Settling Marco's Pizza #Ronicup debate reveals movie rental store, portal to 1997

Left to right: Traditional peps, Pepperoni Magnifico, and #RoniCups

Left to right: Traditional peps, Pepperoni Magnifico, and #RoniCups Sarah Brumble

Has anyone ever tired of arguing about pizza? 

Pineapple is garbage, unless it’s not. Red sauce is lordt, unless it’s not. Deep dish is everything, unless it’s not...

Summer 2019 may well go down as the season in which pepperoni finally threw its hat into the quibble-ring. Once a topping of respite from inane arguments about shit that literally couldn’t matter less, everybody’s favorite little slices o’ spice have become grounds for division: 

Are you a #RoniCup bro who’ll ride for tiny pepperoni that curl up into crispy cups, or more of a classic lay-flat slice boi who finds refuge in all that’s nostalgic from our childhoods? (If the latter, hold that thought, because our quest to settle the Great Pepperoni Debate led straight to terrain designed just for you.)

After working as a pizza cook, I have notoriously shitty taste in pizza… mostly in that I rarely want to eat it at all. When I do, I don't want it to taste like pizza. My partner and I can agree on pepperoni. The fact that, now, pepperoni is something we have to decide on struck fear into my heart. But for this publication, I courted pizza disaster in the pursuit of Pepperoni Truth.

Enter: Marco’s Pizza. The national pizza franchise has been around since 1978 and has locations in a few Twin Cities suburbs, but not in Minneapolis or St. Paul. Their Pepperoni Magnifico pizza may keep couples from arguing over pepperoni once and for all, as it has both pepperoni varieties on a single pie.  

So we got in the car, drove to New Brighton, and prepared to hash it out. The youngster who took our order clearly wasn’t yet sick of it all, which was pleasantly refreshing, and the pizzas themselves were… good, especially for a strip mall, takeout-only joint. We ordered a 10” topped with each pepperoni variety: #ronicups (DBA Old World), traditional, and the elusive Pepperoni Magnifico (fancied up with Roma seasoning, because it was offered so politely), plus a cup of their Jalapeño Ranch sauce for good measure. The dough is made fresh in-store, and it tastes like it.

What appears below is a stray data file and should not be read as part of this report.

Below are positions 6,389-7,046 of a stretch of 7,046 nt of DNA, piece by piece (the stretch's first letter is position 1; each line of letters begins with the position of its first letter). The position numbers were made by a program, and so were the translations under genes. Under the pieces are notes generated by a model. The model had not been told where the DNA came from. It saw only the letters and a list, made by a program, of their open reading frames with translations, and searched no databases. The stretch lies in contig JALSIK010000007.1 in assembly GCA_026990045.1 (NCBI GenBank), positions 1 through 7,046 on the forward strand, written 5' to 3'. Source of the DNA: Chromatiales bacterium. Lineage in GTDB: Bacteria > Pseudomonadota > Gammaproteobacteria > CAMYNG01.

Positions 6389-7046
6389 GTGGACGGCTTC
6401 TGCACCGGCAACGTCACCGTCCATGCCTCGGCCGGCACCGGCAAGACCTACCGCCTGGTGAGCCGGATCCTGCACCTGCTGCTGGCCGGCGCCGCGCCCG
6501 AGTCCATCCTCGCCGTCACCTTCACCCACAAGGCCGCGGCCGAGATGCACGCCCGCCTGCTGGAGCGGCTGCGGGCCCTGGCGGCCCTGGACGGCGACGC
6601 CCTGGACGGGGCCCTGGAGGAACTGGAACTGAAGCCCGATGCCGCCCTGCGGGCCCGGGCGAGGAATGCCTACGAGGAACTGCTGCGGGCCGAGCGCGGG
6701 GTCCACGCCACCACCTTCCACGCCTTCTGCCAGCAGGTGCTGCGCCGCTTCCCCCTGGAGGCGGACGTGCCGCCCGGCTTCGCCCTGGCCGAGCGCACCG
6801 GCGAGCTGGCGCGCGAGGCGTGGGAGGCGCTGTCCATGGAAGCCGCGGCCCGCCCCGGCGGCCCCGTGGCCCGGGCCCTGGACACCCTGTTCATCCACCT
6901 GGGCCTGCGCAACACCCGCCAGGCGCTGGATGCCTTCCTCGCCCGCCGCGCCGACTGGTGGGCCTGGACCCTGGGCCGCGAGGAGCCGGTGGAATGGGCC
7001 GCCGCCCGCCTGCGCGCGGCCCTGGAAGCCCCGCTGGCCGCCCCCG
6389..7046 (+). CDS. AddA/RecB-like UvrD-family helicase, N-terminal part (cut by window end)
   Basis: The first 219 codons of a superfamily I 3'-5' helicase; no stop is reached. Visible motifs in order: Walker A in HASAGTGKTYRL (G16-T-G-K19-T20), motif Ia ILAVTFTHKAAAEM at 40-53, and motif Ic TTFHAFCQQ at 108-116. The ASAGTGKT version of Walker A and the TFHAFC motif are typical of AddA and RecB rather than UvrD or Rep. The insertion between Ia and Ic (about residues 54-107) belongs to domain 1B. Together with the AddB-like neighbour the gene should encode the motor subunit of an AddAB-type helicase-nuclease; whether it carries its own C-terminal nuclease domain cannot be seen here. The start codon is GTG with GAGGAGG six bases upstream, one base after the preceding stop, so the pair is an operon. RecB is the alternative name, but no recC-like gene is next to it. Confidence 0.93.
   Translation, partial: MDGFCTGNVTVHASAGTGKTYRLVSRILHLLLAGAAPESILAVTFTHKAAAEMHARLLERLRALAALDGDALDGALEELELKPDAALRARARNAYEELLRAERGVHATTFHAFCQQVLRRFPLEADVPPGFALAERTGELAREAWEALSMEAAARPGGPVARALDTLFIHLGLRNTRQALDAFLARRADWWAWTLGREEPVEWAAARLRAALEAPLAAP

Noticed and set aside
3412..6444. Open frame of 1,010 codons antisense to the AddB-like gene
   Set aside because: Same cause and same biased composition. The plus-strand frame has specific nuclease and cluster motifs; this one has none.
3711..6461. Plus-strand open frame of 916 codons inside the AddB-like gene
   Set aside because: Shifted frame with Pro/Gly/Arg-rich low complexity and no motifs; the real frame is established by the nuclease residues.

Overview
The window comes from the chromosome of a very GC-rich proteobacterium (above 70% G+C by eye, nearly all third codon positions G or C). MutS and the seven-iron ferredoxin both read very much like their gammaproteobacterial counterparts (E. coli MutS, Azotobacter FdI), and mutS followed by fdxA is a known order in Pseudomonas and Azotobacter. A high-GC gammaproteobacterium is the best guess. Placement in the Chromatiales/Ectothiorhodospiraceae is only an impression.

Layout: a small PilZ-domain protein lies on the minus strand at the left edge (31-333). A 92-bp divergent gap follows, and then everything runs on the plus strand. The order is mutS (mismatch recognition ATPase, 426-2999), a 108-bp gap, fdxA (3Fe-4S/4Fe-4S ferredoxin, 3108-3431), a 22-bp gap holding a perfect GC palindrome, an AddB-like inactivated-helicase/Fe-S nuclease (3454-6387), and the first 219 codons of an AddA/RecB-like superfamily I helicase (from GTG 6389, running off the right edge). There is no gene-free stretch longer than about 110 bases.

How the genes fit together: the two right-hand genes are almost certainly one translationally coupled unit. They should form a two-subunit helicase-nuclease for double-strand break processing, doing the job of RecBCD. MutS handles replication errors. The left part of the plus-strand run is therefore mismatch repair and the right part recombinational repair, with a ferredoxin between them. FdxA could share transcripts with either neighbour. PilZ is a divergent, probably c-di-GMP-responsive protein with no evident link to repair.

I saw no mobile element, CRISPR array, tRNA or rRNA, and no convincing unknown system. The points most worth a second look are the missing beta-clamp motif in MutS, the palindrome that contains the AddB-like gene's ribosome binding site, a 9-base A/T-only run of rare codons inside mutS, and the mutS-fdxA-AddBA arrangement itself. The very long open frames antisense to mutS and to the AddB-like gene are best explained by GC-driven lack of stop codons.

After housing four or five slices apiece, my partner and I spent half an episode of pretending to watch some random Netflix schlock waffling over our roni preferences. Our final answer? Pepperoni is good, man. And Pepperoni Magnifico has the most pepperoni. Four thumbs up for Marcos.

The thing is, Marco’s pepperoni varieties, even after conducting a thorough taste test, were the least fascinating part of our Pepperoni Quest. Operating alongside Marco’s is Family Video -- a real, tangible video rental store. Our only proof we hadn’t actually teleported back to 1997 was that Family Video also sells CBD products. In addition to renting hard copies of DVDs and Blu-rays (new releases lining the perimeter, classic selections divvied up by genre in the center), they also sell "digital movies" right from the store.

Do you believe in portals through time and space?

Do you believe in portals through time and space? Sarah Brumble

Family Video also has a service window leading directly into Marco's, for most convenient simultaneous pizza acquisition and movie browsing. Moreover, if you don't feel like leaving your house at all, the businesses are in cahoots, offering a delivery package (provided you live in-zone) where they'll drop a movie rental along with your pizza right to your doorstep. That's not a thing that existed during the Clinton years, but definitely should have.

Meanwhile, the past few hours have anecdotally revealed that many remaining Family Videos (I see you, Eau Claire, Anoka, Fond du Lac, Rochester...) are conjoind with Marco’s Pizzas. Special as we felt discovering this "in a vacuum," New Brighton's pizza window inside a movie rental store in the Year of Our Lord 2019 isn’t unique, provided you know where to look. 

Sure, we set out looking to settle a (dumb) internet-based pepperoni debate, but we've come away with something far more valuable: the knowledge that this gem of nostalgia -- letting a movie case speak to you rather than endlessly scrolling through Netflix -- was never lost, simply guarded like precious treasure by suburbanites who knew we'd lost our privileges.